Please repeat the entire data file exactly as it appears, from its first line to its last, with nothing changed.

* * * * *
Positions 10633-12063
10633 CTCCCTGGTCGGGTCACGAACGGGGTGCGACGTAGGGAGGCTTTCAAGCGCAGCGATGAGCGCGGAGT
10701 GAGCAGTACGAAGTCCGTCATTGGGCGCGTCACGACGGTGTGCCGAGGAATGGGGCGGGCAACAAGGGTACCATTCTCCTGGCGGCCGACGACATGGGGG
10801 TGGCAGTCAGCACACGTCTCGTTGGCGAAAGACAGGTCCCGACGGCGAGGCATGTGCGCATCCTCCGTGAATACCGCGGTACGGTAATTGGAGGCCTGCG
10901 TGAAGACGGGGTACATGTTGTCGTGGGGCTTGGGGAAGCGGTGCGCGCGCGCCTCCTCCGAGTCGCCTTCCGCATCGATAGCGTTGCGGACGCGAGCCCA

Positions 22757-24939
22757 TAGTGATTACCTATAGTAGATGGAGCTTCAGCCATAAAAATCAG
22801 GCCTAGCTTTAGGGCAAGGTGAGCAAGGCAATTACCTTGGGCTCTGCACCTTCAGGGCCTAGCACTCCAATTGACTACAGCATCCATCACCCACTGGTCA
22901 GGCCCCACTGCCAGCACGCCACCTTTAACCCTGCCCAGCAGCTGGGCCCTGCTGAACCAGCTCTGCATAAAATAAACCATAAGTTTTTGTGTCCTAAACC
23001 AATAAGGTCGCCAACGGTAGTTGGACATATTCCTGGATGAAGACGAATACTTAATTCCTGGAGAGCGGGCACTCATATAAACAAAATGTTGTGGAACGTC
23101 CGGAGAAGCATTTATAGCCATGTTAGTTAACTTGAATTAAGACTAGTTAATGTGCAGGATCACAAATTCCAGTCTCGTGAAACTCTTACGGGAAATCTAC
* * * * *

Positions 10633-12063
10633 CTCCCTGGTCGGGTCACGAACGGGGTGCGACGTAGGGAGGCTTTCAAGCGCAGCGATGAGCGCGGAGT
10701 GAGCAGTACGAAGTCCGTCATTGGGCGCGTCACGACGGTGTGCCGAGGAATGGGGCGGGCAACAAGGGTACCATTCTCCTGGCGGCCGACGACATGGGGG
10801 TGGCAGTCAGCACACGTCTCGTTGGCGAAAGACAGGTCCCGACGGCGAGGCATGTGCGCATCCTCCGTGAATACCGCGGTACGGTAATTGGAGGCCTGCG
10901 TGAAGACGGGGTACATGTTGTCGTGGGGCTTGGGGAAGCGGTGCGCGCGCGCCTCCTCCGAGTCGCCTTCCGCATCGATAGCGTTGCGGACGCGAGCCCA

Positions 22757-24939
22757 TAGTGATTACCTATAGTAGATGGAGCTTCAGCCATAAAAATCAG
22801 GCCTAGCTTTAGGGCAAGGTGAGCAAGGCAATTACCTTGGGCTCTGCACCTTCAGGGCCTAGCACTCCAATTGACTACAGCATCCATCACCCACTGGTCA
22901 GGCCCCACTGCCAGCACGCCACCTTTAACCCTGCCCAGCAGCTGGGCCCTGCTGAACCAGCTCTGCATAAAATAAACCATAAGTTTTTGTGTCCTAAACC
23001 AATAAGGTCGCCAACGGTAGTTGGACATATTCCTGGATGAAGACGAATACTTAATTCCTGGAGAGCGGGCACTCATATAAACAAAATGTTGTGGAACGTC
23101 CGGAGAAGCATTTATAGCCATGTTAGTTAACTTGAATTAAGACTAGTTAATGTGCAGGATCACAAATTCCAGTCTCGTGAAACTCTTACGGGAAATCTAC